Value for money is certainly now a factor. At Dreweatts our regular mixed discipline ‘Interiors’ sales offer a good indicator of this change as a growing number of private buyers are purchasing at auction. Examples abound, a late Georgian mahogany chest sold recently for a hammer price of £380. Interestingly, this is exactly the same sum Ikea is asking for their range-topping solid pine and fibreboard chest of drawers (PS2012). Admittedly you will need to pay a buyer’s premium on top of the hammer price to acquire a lot at auction but it is a safe bet, even in this post-Trump era, that the antique example will prove by far the better investment.
Furthermore, having survived over 200 years to date there is a good chance it will outlast its younger counterpart. In the same vein, private bidders are now starting to buy old master drawings and Georgian landscapes and portraits for similar prices to modern gallery pictures which tend not to retain their value, unlike their older equivalents. This affordability therefore is a major element in encouraging the young to look again at traditional antiques.
In addition to these financial factors a wider change in fashion can also be sensed. Current interior decorating trends would appear to support this view, as overworked minimalist schemes give way to more eclectic furnishing styles.
An example of this is provided by a recent addition to the Soho House London club portfolio, 76 Dean Street, whose house style is at the vanguard of fashion. Its main reception rooms are furnished in a traditional manner with a contemporary twist. The furniture mixes Georgian themes including tripod tables, gateleg tables and chests of drawers, with 19th century dining chairs and Victorian button-upholstered seat furniture. The overall look is combined with a bolder palette of colour in stark contrast to the neutral greys and white-based tones prevalent in recent years.
A stroll down the Pimlico Road, SW1, with its array of antique shops and interior decorators provides another snapshot of emerging vogues, not least Rose Uniacke who offers a cool mix of ancient and modern typified by a Louis XIV sofa upholstered in a bold green velvet shown on her website. Ploughing a more traditional furrow is Jamb in the same road owned by Will Fisher who peddles Paladian elegance with classic 18th and 19th century English furniture.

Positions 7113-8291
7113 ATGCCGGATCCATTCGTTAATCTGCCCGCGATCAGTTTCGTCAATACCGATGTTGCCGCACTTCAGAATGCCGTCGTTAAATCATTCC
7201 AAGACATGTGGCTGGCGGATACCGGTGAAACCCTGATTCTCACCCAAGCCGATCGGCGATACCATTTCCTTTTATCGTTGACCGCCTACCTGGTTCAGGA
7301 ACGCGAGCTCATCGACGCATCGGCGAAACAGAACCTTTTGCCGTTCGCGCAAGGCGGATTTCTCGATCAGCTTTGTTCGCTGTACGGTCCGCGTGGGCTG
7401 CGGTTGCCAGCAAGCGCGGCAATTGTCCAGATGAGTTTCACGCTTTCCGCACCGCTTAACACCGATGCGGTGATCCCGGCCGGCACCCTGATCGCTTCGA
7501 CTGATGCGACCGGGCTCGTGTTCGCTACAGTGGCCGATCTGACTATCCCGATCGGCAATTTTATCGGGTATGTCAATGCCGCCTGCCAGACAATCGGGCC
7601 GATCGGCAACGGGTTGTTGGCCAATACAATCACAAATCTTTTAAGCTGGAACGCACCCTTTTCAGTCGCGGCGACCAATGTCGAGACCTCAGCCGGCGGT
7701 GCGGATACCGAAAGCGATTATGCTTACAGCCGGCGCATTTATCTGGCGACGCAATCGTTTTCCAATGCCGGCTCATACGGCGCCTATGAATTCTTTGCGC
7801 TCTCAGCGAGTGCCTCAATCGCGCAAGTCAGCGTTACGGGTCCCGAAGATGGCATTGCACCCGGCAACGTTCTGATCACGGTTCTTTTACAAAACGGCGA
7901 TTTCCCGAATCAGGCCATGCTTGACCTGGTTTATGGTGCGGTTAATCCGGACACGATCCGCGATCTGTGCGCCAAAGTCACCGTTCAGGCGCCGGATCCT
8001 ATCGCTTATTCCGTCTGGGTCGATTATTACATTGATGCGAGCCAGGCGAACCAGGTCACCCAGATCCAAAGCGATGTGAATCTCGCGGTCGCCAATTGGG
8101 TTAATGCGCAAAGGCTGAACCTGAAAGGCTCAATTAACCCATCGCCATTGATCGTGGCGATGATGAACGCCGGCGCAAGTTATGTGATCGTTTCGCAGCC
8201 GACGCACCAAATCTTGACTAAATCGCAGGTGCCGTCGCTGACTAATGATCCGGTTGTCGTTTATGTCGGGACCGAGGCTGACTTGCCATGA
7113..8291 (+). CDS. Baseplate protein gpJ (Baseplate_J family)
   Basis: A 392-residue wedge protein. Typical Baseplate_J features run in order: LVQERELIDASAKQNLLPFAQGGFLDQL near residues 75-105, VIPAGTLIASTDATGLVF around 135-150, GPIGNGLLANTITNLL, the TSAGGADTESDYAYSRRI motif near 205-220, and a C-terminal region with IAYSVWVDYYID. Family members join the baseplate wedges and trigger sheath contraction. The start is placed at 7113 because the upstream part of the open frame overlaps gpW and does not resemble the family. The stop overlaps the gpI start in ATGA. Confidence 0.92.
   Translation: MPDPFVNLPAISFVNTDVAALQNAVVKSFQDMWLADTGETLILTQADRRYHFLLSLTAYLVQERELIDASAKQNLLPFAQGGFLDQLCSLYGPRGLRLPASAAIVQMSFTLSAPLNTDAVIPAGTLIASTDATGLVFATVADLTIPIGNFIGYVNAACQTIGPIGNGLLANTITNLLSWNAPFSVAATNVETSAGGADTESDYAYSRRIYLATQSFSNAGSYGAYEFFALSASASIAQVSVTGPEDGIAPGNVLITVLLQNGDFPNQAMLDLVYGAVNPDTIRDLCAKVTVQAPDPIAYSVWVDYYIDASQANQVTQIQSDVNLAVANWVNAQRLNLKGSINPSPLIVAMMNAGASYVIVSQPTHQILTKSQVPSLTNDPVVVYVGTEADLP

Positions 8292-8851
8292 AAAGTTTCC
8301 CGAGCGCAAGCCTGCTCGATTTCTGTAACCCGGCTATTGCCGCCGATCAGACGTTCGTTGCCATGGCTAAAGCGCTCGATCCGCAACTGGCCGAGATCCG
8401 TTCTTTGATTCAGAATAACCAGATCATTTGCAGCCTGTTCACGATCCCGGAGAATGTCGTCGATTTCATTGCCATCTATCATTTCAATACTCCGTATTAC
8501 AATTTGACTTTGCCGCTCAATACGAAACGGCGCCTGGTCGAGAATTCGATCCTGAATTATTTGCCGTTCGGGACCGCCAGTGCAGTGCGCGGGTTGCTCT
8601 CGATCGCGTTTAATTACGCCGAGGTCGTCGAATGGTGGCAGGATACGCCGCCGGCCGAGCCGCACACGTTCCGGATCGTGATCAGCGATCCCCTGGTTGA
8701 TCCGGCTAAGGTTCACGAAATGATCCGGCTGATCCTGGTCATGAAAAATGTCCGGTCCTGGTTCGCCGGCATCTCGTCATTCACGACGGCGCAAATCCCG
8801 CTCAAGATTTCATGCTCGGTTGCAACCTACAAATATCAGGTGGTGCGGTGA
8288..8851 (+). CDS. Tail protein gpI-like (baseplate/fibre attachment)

A growing number of leading interior designers are using a purer minimalist Georgian approach which combines traditional interiors with classic antiques and objects in uncluttered, beautifully proportioned rooms alongside modern works to create a rich and more eclectic look that is consistent with the current modern functioning interior.
Returning again to the auction market, if one is considering selling then this changing mood offers opportunities to maximise the outcome by accessing this changing demand. An example of this is the marked increase in single owner collections being offered in one catalogue - as opposed to the historic preference for salerooms to divide properties into specialist sale categories. This is due to the increasing appetite among buyers and collectors for sourcing from known collections with a defined interior style. The provenance and the credibility that a well-regarded collection offers, is something to which the current market attaches a significant premium, resulting in notably higher selling rates.
When the collection of the late Ian Askew was auctioned recently his flair, knowledge and eye for good traditional objects reassured collectors of its pedigree drawing great interest from an international array of buyers which translated into the sale nearly doubling its pre-sale estimate.
Value for money, quality and a changing fashion are conspiring to reinvigorate prices in “old school” collecting areas
An exception to the general trend in most collecting spheres is of course the premium end of the market, where prices often hold their own or demonstrate exponential growth. A recent example of this was an Irish Georgian side table sold for £185,000 plus premium. This matched the auction prices realised at the height of the Irish market 20 years ago. If the table came into the vendor’s possession around this time it could be shown that there was no gain and therefore there would be no CGT to pay and the full value could then be realised. This shows that even in weaker markets there can be tax and legacy planning advantages and we are advising clients on cases such as this on a regular basis.
Whilst a few swallows don’t make a summer, it is tempting to speculate that there is a changing alchemy in buying patterns prompted by an attractive pound, a renewed interest in historic styles and a natural revolution in the market cycle. Certainly this chimes with Rose Uniacke’s mantra ‘Interiors matter... They have the potential to change us and our lives for the better.’
JM Finn & Co is not able to give individual advice of this nature. Clients who wish to explore the points that this article refers to should seek advice from a specialist in relation to their own personal circumstances.